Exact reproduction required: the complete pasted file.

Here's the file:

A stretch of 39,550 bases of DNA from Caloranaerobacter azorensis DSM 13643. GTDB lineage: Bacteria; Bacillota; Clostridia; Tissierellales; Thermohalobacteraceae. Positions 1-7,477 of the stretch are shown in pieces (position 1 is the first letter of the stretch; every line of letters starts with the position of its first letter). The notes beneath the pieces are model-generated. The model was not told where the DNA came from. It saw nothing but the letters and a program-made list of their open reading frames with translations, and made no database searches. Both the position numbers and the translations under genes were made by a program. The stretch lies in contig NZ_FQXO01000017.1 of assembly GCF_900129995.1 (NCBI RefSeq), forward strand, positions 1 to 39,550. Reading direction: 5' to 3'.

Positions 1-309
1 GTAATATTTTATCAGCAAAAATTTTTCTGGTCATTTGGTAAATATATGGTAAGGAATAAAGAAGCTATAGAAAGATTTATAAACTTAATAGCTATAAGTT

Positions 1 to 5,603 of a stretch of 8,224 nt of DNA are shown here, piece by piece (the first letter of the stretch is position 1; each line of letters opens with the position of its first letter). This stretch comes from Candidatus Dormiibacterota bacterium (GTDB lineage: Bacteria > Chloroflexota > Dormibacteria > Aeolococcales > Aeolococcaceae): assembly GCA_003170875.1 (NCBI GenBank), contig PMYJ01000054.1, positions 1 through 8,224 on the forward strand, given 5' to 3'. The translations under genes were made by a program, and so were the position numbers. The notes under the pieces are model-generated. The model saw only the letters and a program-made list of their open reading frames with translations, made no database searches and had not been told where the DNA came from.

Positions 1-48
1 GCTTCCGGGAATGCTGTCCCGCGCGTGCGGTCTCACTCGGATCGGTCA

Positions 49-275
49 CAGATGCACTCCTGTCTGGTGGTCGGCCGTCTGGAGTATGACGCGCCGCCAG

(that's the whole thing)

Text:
A stretch of 39,550 bases of DNA from Caloranaerobacter azorensis DSM 13643. GTDB lineage: Bacteria; Bacillota; Clostridia; Tissierellales; Thermohalobacteraceae. Positions 1-7,477 of the stretch are shown in pieces (position 1 is the first letter of the stretch; every line of letters starts with the position of its first letter). The notes beneath the pieces are model-generated. The model was not told where the DNA came from. It saw nothing but the letters and a program-made list of their open reading frames with translations, and made no database searches. Both the position numbers and the translations under genes were made by a program. The stretch lies in contig NZ_FQXO01000017.1 of assembly GCF_900129995.1 (NCBI RefSeq), forward strand, positions 1 to 39,550. Reading direction: 5' to 3'.

Positions 1-309
1 GTAATATTTTATCAGCAAAAATTTTTCTGGTCATTTGGTAAATATATGGTAAGGAATAAAGAAGCTATAGAAAGATTTATAAACTTAATAGCTATAAGTT

Positions 1 to 5,603 of a stretch of 8,224 nt of DNA are shown here, piece by piece (the first letter of the stretch is position 1; each line of letters opens with the position of its first letter). This stretch comes from Candidatus Dormiibacterota bacterium (GTDB lineage: Bacteria > Chloroflexota > Dormibacteria > Aeolococcales > Aeolococcaceae): assembly GCA_003170875.1 (NCBI GenBank), contig PMYJ01000054.1, positions 1 through 8,224 on the forward strand, given 5' to 3'. The translations under genes were made by a program, and so were the position numbers. The notes under the pieces are model-generated. The model saw only the letters and a program-made list of their open reading frames with translations, made no database searches and had not been told where the DNA came from.

Positions 1-48
1 GCTTCCGGGAATGCTGTCCCGCGCGTGCGGTCTCACTCGGATCGGTCA

Positions 49-275
49 CAGATGCACTCCTGTCTGGTGGTCGGCCGTCTGGAGTATGACGCGCCGCCAG